BlAsian Exchanges is first-time author Sam Cacas’ recently released novel, which explores interracial relationships between black women and Asian men (termed by the portmanteau “BlAsian”). Cacas, 52, a former AsianWeek writer who moderates a discussion group focusing on black women and Asian men, tells the story of Earvin Ilokano, a Filipino American who deals with his frustrations as a journalist by penning a novel that recollects his attraction for black women and culture.
Why did you decide to write about the BlAsian relationship?
Sam Cacas: I wanted to write about interracial attraction/dating/marriage for about 10 years, because I felt that the Asian man’s perspective on attraction to black women has not been covered by either the mainstream media or the black media. Given my intimate involvement with black women for the last 33 years of my life (I have been married to a black woman for seven years and previously to another black woman for nine years). I felt I had a perspective that the public needed to hear, and I had to just write my own story.
What makes BlAsian relationships different than other interracial relationships?
BlAsian relationships involve two people of color together, which is significant to me because being intimate and social with my partner means a lot of not having to explain what it means to be discriminated against regularly because of the color of my skin and standing up to it when I want to.
Why do you think the issue of BlAsian relationships is so important to get out there?
Society is still ambivalent about accepting the Asian guy who is politically conscious, affectionate, and polyculturally bold enough to pursue their attraction for black women like I have — not the stereotypical Asian male nerd who is not masculine enough to even have sexual or romantic feelings for women. BlAsian relationships only started happening in the late ’90s and are regularly verified on the Internet in Yahoo discussion groups like PowerCouples_AMBW with 300-plus members — mostly black women—which I co-moderate, and YouTube videos like the one showing the BlAsian couple in an IKEA commercial. The image of black women and Asian men needs to be broadened beyond their archetypal racial uniforms of accepting notions of white beauty.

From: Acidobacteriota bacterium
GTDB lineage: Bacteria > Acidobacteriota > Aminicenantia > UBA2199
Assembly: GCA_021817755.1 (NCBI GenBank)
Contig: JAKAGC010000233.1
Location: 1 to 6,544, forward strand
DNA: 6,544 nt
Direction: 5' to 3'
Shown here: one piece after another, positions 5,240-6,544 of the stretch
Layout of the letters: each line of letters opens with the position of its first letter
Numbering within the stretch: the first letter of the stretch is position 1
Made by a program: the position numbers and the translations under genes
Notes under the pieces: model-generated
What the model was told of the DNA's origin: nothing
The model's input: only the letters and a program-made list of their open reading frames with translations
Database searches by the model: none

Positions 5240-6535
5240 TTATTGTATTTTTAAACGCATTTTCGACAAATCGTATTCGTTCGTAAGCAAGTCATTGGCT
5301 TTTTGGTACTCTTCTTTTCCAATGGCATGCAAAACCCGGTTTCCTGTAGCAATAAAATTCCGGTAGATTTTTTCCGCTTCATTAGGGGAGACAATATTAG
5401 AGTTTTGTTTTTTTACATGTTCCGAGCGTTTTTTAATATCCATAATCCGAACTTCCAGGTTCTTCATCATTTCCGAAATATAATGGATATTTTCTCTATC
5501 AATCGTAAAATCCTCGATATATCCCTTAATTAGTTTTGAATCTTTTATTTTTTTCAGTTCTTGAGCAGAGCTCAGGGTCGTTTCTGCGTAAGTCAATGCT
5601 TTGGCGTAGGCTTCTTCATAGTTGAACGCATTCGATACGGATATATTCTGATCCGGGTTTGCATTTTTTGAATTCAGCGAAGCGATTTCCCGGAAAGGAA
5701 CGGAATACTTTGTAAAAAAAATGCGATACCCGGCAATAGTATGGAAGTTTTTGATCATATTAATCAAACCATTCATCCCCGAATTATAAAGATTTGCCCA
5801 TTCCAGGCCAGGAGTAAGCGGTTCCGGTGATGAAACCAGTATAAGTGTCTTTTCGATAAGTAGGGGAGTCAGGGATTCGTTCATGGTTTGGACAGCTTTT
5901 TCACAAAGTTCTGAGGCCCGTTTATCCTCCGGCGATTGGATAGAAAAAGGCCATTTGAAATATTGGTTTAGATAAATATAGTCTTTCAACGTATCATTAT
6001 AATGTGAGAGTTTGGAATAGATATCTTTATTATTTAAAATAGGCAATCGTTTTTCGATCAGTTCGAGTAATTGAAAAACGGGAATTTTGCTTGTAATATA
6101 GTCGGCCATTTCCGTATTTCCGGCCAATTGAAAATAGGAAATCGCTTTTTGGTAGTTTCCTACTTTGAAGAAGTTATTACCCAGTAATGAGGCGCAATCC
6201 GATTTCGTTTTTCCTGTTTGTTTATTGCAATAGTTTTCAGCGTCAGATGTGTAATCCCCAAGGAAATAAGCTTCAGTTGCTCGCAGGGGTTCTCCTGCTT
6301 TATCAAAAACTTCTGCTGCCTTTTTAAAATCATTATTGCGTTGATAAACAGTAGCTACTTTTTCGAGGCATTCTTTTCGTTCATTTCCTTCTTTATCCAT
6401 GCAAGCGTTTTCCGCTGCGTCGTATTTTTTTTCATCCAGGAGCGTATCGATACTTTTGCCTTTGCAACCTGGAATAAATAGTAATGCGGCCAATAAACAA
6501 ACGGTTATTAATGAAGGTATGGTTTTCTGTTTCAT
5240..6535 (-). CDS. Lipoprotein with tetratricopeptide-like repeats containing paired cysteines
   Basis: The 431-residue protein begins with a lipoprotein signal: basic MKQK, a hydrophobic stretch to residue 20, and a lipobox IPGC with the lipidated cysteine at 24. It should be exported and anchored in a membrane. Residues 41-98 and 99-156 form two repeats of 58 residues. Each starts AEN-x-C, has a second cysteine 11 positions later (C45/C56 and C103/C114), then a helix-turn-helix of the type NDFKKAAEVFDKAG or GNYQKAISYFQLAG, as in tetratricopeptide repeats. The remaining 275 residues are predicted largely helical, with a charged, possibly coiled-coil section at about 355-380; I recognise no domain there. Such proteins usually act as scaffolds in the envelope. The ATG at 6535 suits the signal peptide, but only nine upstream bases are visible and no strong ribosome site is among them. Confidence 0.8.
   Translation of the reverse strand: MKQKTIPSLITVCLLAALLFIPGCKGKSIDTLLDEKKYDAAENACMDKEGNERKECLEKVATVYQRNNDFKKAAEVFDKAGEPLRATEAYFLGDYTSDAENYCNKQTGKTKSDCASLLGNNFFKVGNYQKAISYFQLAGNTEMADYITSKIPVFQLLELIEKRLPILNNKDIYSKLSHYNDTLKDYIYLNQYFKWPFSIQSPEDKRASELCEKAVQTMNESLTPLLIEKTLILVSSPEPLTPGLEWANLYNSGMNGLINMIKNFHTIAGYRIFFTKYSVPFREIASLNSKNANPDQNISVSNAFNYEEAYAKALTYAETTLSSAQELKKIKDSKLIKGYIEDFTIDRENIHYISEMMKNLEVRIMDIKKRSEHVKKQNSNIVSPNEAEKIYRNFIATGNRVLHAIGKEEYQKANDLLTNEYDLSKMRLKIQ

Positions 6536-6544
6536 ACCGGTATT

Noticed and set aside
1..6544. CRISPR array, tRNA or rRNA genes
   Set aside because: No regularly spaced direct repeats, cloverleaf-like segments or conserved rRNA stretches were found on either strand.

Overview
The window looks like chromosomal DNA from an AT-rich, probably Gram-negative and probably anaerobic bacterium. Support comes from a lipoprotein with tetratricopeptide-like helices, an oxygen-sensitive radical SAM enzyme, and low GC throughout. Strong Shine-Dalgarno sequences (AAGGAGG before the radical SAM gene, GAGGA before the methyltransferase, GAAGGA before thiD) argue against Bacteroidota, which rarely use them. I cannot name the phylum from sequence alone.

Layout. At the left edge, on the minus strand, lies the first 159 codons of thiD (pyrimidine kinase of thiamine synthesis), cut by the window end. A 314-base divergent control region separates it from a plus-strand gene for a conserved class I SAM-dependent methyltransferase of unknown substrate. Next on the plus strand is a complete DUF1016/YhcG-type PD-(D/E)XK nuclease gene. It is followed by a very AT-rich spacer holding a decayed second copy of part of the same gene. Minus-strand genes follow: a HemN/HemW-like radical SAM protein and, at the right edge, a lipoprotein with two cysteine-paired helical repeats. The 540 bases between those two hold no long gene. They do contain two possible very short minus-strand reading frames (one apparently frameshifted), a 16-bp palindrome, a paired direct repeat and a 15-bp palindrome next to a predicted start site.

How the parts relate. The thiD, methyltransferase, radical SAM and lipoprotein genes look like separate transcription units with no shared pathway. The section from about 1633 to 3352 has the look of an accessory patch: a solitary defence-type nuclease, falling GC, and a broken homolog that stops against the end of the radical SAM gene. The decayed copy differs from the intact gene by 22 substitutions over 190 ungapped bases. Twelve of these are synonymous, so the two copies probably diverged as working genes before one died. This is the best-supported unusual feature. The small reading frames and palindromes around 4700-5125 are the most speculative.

What sort of myths are associated with BlAsian relationships?
That they won’t last a long time, that Asians and blacks are not compatible, that such relationships are merely political statements.
Why did you choose Greek mythology to complement your interest in black women?
Greek mythology taught me a lot about developing the so-called “third eye” — the sense of intuition based on the wisdom that others have imparted, such as wise sayings, mythological stories such as those from ancient Greek literature, etc. For me, it has also included proverbs and family stories from my parents’ Ilokano background.
Are there any links that you recommend for people who want to know more about this subject matter?